Skip to main content

Material Breach of Contract

Misconceptions are rampant in the business world regarding what constitutes a “material breach of contract" versus a “non-material breach of contract." Beware litigious people. Unless the contract defines “breach" very specifically, the general rule is that a material breach of contract is a significant failure to perform an important obligation in the contract. This means that minor imperfections are not considered a “material breach." A material breach will excuse any further contract obligations by the non-breaching party. By contrast, a non-material breach does not excuse either party, but only may warrant some corrective measures like a small refund or credit depending on the circumstances. So, a party’s failure to perform a contract obligation may or may not be deemed “significant" or “material." It depends on all the facts and circumstances, including the language of the contract, the conduct of the parties, the industry standards, and any other relevant factors. Generally, things like minor delays and minor product imperfections are not deemed significant, because they are commonplace in the market. A good rule of thumb is that if you demand perfection, state explicitly in the contract that you are demanding “perfection." I think you’ll find that people either won’t wish to sign a contract with you, or you’ll pay a premium for your high expectations.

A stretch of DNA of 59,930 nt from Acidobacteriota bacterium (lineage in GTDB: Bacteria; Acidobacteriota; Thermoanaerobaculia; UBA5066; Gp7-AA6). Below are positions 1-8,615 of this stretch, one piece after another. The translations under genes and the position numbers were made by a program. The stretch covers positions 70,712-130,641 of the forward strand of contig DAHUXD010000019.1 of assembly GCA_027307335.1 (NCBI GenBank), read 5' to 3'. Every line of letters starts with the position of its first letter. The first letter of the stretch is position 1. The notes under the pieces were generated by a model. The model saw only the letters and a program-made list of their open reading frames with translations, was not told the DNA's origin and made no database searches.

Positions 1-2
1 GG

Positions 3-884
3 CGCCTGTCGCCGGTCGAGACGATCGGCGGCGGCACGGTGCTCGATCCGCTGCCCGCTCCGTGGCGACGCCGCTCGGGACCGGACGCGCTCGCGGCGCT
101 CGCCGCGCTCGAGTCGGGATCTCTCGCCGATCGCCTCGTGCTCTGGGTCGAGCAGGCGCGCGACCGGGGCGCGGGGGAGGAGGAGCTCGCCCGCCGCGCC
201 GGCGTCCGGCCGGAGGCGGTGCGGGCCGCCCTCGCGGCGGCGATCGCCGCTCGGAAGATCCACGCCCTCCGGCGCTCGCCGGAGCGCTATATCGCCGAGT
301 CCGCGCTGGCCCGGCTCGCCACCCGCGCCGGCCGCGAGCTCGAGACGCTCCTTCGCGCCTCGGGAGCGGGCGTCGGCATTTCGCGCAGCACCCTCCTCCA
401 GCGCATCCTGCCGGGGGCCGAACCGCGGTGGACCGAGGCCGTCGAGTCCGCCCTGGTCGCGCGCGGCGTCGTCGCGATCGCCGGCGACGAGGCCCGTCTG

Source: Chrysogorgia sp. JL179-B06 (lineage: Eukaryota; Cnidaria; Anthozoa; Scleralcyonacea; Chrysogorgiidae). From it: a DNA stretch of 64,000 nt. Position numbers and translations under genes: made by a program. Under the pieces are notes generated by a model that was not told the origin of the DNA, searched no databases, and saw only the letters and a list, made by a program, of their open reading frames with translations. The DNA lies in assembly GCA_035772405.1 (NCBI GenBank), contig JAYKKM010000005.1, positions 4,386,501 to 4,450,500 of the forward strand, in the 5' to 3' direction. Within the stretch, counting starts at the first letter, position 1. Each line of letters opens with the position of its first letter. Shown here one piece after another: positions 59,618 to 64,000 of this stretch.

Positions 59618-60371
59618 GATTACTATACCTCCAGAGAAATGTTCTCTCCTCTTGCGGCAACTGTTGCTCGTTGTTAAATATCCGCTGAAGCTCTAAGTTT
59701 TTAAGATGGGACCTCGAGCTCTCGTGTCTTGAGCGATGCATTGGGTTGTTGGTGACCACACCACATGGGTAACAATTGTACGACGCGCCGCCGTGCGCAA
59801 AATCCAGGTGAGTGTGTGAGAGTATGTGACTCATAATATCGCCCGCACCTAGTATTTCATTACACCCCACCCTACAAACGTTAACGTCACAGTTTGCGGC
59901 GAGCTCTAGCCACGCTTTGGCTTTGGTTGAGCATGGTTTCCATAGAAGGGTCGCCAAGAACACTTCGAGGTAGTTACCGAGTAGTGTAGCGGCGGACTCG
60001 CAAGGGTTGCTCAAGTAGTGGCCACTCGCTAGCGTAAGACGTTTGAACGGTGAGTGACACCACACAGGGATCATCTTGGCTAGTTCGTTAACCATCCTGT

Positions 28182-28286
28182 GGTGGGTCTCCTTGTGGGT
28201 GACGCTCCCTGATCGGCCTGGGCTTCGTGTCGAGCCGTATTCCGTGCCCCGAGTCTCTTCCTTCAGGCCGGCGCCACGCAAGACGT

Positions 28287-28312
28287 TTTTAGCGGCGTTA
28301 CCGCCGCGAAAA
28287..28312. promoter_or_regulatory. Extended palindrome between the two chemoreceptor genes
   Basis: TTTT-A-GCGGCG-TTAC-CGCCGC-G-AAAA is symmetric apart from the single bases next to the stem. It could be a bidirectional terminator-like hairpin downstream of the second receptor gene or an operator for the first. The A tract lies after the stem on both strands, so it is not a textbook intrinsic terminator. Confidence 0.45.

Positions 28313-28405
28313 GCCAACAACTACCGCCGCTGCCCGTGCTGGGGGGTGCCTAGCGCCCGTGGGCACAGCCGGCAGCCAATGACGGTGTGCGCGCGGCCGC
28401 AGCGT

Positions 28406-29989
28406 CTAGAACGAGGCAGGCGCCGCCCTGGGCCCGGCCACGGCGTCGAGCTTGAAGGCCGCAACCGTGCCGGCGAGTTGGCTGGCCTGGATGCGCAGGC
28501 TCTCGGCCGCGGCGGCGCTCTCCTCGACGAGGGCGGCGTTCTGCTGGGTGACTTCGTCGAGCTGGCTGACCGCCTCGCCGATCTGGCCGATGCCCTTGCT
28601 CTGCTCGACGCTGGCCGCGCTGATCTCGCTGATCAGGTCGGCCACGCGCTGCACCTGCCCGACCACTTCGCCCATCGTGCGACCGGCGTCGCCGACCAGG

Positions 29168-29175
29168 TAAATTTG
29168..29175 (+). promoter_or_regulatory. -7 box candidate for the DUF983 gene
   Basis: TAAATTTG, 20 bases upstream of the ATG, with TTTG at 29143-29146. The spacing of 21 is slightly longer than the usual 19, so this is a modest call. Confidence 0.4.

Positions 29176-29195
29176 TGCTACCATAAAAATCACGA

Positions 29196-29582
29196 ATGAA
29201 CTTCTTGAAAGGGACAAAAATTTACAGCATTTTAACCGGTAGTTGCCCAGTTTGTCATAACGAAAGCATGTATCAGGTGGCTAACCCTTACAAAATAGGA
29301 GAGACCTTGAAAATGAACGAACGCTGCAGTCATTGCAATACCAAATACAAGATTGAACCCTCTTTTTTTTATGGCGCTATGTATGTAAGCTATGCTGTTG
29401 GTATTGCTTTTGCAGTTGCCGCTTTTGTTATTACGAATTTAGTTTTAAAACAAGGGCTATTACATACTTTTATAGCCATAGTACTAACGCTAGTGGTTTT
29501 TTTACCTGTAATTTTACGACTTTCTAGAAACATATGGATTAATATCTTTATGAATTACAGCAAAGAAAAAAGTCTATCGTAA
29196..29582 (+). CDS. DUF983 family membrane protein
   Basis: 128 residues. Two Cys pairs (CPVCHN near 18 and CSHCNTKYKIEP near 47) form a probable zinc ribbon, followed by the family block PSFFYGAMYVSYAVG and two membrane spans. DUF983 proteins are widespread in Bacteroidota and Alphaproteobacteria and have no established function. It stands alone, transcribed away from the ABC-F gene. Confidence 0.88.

Additional resources provided by the author

Rate this guide


Recommended articles about Business

Can’t find what you’re looking for?


Post a free question on our public forum.

Ask a Question

- or -

Search for lawyers by reviews and ratings.

Find a Lawyer